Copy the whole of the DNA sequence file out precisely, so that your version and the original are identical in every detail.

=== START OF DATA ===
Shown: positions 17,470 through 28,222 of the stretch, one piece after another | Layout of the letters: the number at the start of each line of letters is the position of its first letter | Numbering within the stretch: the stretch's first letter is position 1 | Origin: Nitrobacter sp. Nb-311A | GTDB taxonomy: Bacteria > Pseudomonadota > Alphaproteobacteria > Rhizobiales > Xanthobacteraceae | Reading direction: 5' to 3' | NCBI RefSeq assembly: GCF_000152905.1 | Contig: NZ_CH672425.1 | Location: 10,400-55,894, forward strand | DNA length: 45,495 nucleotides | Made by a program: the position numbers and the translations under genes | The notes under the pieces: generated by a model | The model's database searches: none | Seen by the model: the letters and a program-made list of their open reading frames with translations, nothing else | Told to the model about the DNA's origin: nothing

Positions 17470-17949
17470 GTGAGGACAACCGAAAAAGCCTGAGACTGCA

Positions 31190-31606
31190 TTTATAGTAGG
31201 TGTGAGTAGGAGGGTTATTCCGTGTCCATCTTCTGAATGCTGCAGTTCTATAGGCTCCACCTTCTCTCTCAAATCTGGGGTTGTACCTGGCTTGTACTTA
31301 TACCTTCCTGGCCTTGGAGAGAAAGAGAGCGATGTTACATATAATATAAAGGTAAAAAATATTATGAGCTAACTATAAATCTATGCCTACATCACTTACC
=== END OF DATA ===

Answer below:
Shown: positions 17,470 through 28,222 of the stretch, one piece after another | Layout of the letters: the number at the start of each line of letters is the position of its first letter | Numbering within the stretch: the stretch's first letter is position 1 | Origin: Nitrobacter sp. Nb-311A | GTDB taxonomy: Bacteria > Pseudomonadota > Alphaproteobacteria > Rhizobiales > Xanthobacteraceae | Reading direction: 5' to 3' | NCBI RefSeq assembly: GCF_000152905.1 | Contig: NZ_CH672425.1 | Location: 10,400-55,894, forward strand | DNA length: 45,495 nucleotides | Made by a program: the position numbers and the translations under genes | The notes under the pieces: generated by a model | The model's database searches: none | Seen by the model: the letters and a program-made list of their open reading frames with translations, nothing else | Told to the model about the DNA's origin: nothing

Positions 17470-17949
17470 GTGAGGACAACCGAAAAAGCCTGAGACTGCA

Positions 31190-31606
31190 TTTATAGTAGG
31201 TGTGAGTAGGAGGGTTATTCCGTGTCCATCTTCTGAATGCTGCAGTTCTATAGGCTCCACCTTCTCTCTCAAATCTGGGGTTGTACCTGGCTTGTACTTA
31301 TACCTTCCTGGCCTTGGAGAGAAAGAGAGCGATGTTACATATAATATAAAGGTAAAAAATATTATGAGCTAACTATAAATCTATGCCTACATCACTTACC